Dry skin brushing
Your step-by-step guide
What if we told you there was a simple beauty trick that only takes five minutes out of your day, costs next to nothing, and helps your body inside as well as out? Too good to be true? It’s not.
Dry skin brushing is the secret and it has long been a part of Ayurveda’s cleansing philosophies. Ayurveda is a 5000-year-old science originating in India and is believed by many to be the oldest healing science.
How does it work?
Your skin is an organ of elimination, just like your kidneys, liver and colon. It’s the largest organ of your body and it’s estimated that one-third of your body’s daily impurities are excreted through the skin. Dry skin brushing helps keep the pores clear and the skin active to assist the body in this cleansing process. If your skin becomes inactive, its ability to remove excess toxins is impaired. This places extra stress on other organs and on your body in general.
As we age, our bodies become less effective in shedding outer layers of dead skin cells. This build-up of dead skin can result in a thick, dry and somewhat leathery look, which is often common with more mature skin. As well as exfoliating this outer layer, dry skin brushing also stimulates the sweat and oil glands, providing more moisture for the skin. It also helps keep young skin fresh, vibrant and free of breakouts.
Because your body breathes and absorbs essential nutrients through your skin, regular dry brushing will leave your skin clear of excess debris so it’s free to absorb oxygen and other nutrients into your body.
It also stimulates your body from the outside in. It works to cleanse the whole system and is an effective treatment for many ailments. Accumulated waste products in the body are known to contribute to many illnesses as well as premature ageing. Dry skin brushing also increases blood circulation, which helps to contribute to healthier muscle tone and better distribution of fat deposits, also known to many as cellulite.
40-year-old Cassandra Haughton James, AcuEnergetics practitioner and owner of The Natural Alchemist in Sydney, believes that the secret to her supple and healthy skin comes from consistent dry skin brushing coupled with the use of natural oils. Cassandra was introduced to the art of dry skin brushing almost 20 years ago while living in Hawaii and has been hooked ever since. She dry skin brushes several times a week before showering and applies natural oils to her skin afterwards.
“Water hydrates the skin and the oils feed it,” she explains. “Dry skin brushing removes the dead skin and allows the body to breathe. It leaves the skin open to absorb the oils which are applied while the skin is still slightly damp, leaving a fine film of oil on the surface.” Oil on its own can dry out your skin, so it’s important to dry skin brush, then have a shower, then apply the oil to gain the most benefit.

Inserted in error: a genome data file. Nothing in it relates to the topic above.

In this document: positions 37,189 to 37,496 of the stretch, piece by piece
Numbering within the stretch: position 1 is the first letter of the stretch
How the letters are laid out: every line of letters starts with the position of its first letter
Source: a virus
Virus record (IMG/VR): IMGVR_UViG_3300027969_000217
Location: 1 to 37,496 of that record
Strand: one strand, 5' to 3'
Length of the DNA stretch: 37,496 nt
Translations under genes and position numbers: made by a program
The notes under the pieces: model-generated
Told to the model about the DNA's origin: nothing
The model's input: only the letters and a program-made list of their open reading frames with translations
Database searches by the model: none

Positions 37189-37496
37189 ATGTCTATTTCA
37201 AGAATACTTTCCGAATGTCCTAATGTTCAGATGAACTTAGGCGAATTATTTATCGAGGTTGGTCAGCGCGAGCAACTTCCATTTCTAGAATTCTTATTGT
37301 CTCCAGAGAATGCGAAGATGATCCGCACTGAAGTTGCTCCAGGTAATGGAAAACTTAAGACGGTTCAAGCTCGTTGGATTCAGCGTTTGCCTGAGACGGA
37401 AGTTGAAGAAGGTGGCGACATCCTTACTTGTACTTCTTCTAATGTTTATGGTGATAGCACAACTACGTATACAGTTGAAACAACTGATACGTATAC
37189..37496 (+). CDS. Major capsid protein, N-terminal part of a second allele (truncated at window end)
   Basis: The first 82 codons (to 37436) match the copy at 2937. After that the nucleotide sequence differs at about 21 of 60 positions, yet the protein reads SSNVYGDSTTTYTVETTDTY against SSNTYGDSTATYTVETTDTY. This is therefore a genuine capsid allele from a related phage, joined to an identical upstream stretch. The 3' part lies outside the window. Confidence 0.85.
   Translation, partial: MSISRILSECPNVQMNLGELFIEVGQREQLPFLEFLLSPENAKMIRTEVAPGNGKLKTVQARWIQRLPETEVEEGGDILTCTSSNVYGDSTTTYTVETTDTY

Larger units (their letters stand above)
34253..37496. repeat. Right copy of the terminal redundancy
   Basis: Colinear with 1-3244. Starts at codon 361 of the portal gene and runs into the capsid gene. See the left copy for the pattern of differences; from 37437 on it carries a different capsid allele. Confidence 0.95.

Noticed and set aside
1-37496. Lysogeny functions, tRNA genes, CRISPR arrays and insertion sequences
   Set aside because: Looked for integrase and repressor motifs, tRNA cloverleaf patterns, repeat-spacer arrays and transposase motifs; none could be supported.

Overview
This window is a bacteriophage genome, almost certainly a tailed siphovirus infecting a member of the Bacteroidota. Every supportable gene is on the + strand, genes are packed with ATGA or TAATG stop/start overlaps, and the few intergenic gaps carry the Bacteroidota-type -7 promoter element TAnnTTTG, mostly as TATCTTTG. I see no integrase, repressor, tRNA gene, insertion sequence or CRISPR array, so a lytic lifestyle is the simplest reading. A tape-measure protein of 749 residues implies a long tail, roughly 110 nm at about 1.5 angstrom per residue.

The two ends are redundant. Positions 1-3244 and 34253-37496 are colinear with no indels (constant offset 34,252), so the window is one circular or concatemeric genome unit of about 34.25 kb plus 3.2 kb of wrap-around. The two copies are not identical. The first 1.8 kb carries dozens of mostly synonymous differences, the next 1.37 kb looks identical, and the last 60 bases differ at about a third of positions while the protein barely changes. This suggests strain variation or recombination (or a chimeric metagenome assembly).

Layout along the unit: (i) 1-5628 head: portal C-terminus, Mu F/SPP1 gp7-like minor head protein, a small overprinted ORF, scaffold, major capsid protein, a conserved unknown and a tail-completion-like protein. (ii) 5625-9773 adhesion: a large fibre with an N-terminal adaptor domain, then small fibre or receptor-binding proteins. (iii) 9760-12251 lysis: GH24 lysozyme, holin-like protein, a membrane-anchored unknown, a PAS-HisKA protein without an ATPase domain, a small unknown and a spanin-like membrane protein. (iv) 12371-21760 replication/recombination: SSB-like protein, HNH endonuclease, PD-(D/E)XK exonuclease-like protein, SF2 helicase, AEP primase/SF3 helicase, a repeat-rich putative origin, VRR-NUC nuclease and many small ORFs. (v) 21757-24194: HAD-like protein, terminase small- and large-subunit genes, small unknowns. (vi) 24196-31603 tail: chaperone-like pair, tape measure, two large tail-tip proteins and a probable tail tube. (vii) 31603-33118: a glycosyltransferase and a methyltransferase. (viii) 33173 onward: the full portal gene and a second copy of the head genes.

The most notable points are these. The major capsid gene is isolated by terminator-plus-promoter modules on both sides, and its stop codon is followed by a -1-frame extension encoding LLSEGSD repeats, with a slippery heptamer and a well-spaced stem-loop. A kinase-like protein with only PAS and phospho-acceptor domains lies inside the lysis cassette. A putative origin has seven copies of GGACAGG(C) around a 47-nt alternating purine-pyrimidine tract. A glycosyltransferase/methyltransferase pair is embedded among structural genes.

In addition, dry skin brushing is believed to stimulate the lymphatic system by aiding the flow of lymph fluid throughout the body. The lymphatic system plays a vital role in elimination, helping to move toxins through the body. It also contributes to the strength of the body’s immune system by producing certain white blood cells and generating antibodies. The lymph system doesn’t rely on an automatic ‘pumping device’ like the cardiovascular system and it depends on the movement of muscles to keep it working.
There are many lymph nodes situated at different places in the body but the inner thighs and armpits hold the greatest number, so it can be helpful to pay extra attention to these areas when brushing. The lymph system flows towards the heart so it’s important to brush in the same flow as the lymphatic system.
Benefits of dry skin brushing
- Removes dead layers of skin and other outer impurities.
- Stimulates and increases blood circulation.
- Helps release fatty deposits under your skin’s surface.
- Assists the eliminative capacity of your body’s organs.
- Rejuvenates your cells.
- Strengthens your immune system.
- Increases muscle tone.
- Improves skin texture.
- Helps prevent premature ageing.
Step-by-step guide to dry skin brushing
- It’s best to dry brush first thing in the morning before you shower. Start with light pressure until you’re used to the sensation, then move on to firmer strokes.
- Use a natural bristled brush (like those found at www.naturalalchemist.com) or a loofah as a second choice. Avoid synthetic or nylon brushes or gloves as they’re too sharp and can damage the skin.
- Start with the soles of your feet, use swift upward strokes and brush from the feet, up the legs, working towards your heart.
- Once you’ve covered your lower body, move to your hands and work up your arms toward your heart in the same manner.
- Next (using a long handle brush or get your partner to help out), brush your back.
- Last, work on your abdomen (moving in a clockwise direction to follow the movement of the colon), chest and neck. It’s best to avoid your face as most people’s facial skin is too sensitive.
- Brush for about three-to-five minutes until your skin is rosy and slightly tingly.
- Always shower after you dry brush to wash off the dead skin.
- Keep a separate dry brush for every member of the family, and be sure to periodically wash it.
NOTE: Avoid on broken or sensitive skin and take care to brush lightly over cellulite areas. NH